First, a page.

People get very possessive about their local airlines. They love them for helping connect them with the big wide world and often give them money.
So when they fall apart, or disappear without even a sorry, they get very cross.
Witness then the fury of the Isle of Man government over the collapse of its local carrier Euromanx.
It has publically laid out its views about the management of Euromanx and how it handled its affairs in the work up to its eventual closure on the 9th of May.
This open letter on the Isle of Man government's website sets out its position. It's pretty long, but worth scanning, and here are some of the juiciest bits.
Now you might wonder what all the fuss is about over a carrier with just a couple of Bombardier Dash 8 turboprops. But it is a big deal for a small island like the Isle of Man (which sits in the Irish Sea in between England and Ireland).
And the sums of money involved are not petty. The airline owed some £850,000 to the government in debts that included airport fees, Air Passenger Duty (APD), Income Tax Instalments and National Insurance payments.
It seems the government was extremely patient with the airline's management as it negotiated a potential buy-out (Aer Arran and then flybe), which didn't work out,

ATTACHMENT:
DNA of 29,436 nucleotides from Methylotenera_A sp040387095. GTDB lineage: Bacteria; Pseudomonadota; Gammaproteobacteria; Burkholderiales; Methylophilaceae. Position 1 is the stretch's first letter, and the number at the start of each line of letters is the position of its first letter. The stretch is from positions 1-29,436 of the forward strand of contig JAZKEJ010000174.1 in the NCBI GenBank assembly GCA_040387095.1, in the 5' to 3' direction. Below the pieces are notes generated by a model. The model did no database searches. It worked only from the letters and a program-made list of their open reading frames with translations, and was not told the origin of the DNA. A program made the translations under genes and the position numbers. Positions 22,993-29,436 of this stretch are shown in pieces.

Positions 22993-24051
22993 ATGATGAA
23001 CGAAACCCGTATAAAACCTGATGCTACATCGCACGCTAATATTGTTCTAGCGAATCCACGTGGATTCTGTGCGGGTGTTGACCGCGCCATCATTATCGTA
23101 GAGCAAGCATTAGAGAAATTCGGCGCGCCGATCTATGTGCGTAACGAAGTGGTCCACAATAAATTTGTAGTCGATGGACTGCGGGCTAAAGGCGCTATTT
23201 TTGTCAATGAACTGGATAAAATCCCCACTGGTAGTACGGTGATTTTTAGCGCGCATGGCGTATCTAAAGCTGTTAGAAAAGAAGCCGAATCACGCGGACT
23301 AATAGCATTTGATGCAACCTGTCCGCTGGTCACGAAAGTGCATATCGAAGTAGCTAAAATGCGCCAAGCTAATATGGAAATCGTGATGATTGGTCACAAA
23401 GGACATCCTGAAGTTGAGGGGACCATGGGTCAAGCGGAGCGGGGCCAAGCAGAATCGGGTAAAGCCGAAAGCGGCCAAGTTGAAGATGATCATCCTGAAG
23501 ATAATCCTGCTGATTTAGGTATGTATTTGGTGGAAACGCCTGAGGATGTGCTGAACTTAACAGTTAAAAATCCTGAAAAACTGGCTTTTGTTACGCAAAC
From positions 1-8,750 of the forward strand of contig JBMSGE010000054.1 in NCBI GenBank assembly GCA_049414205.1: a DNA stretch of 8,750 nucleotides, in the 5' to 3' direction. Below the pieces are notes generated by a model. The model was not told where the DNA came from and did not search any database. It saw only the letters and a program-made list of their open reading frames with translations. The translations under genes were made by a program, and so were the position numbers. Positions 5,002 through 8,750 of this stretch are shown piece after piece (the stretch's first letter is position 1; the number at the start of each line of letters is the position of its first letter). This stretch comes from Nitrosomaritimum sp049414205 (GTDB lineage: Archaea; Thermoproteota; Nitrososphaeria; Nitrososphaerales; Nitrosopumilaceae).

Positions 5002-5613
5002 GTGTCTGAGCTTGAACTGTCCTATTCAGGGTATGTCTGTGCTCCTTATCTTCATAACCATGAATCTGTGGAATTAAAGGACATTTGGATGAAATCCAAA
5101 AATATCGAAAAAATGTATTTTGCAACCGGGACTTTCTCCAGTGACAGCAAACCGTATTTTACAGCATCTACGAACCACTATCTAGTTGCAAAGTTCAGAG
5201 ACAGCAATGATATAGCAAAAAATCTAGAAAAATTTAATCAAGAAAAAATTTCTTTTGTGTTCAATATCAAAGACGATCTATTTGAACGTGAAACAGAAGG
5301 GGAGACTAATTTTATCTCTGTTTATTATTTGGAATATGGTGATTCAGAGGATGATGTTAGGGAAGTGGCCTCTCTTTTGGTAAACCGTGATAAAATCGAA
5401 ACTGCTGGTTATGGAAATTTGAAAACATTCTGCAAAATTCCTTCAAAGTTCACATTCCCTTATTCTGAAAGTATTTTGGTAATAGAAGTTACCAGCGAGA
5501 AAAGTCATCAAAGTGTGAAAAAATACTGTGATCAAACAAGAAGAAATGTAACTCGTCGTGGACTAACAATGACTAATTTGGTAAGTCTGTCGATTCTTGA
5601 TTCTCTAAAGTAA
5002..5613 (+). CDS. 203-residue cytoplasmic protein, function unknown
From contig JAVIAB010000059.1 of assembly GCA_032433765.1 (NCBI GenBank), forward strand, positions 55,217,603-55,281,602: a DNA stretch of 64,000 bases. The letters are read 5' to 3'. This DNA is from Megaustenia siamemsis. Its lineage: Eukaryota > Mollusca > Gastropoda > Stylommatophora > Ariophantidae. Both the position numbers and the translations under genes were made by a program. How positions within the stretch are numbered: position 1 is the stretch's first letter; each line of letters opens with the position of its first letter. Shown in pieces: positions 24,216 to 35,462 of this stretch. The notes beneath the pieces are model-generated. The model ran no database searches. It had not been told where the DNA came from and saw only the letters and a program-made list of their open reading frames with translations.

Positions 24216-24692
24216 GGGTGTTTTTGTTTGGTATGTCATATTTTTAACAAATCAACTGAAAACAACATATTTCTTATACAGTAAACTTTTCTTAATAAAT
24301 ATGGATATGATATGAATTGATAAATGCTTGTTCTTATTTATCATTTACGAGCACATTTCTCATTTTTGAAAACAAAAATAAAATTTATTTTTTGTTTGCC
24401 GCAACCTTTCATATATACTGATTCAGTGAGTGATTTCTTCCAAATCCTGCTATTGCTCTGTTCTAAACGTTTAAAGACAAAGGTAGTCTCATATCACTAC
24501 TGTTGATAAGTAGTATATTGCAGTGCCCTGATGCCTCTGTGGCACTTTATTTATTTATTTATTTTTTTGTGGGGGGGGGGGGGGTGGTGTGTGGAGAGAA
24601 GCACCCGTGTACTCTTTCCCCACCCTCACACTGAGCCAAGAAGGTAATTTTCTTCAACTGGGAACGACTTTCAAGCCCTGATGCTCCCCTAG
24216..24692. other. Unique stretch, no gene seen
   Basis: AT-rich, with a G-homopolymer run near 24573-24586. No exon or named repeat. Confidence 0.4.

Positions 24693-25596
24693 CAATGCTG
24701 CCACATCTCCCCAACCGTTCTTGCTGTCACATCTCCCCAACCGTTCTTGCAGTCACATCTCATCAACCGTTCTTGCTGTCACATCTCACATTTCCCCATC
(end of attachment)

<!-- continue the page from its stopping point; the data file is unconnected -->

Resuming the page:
Here's the final sequence of events, as stated by Chief Minister Tony Brown:
"At 6.23 am on Friday the 9th May EuroManx flew their last Dash 8 aircraft off the Island to the maintenance base located off Island, but did not inform the Airport until 2 minutes after the take-off, that being at 6.25 am on Friday 9th May, that EuroManx had ceased operations.
"There is no doubt that this was a deliberate act by the owners of EuroManx so as to ensure that the Airport Authority could not arrest the EuroManx aircraft as security against any outstanding debt."
"It is indeed to say the least, most unfortunate that Quest - the owners of EuroManx - did not even have the courtesy to advise the Government of their intention to cease trading other than in the way they did, especially considering the considerable amount of support and effort put in by Government and its officers in an endeavour to assist Quest in securing the future of EuroManx an airline which we had become fond of and which had served the Island well."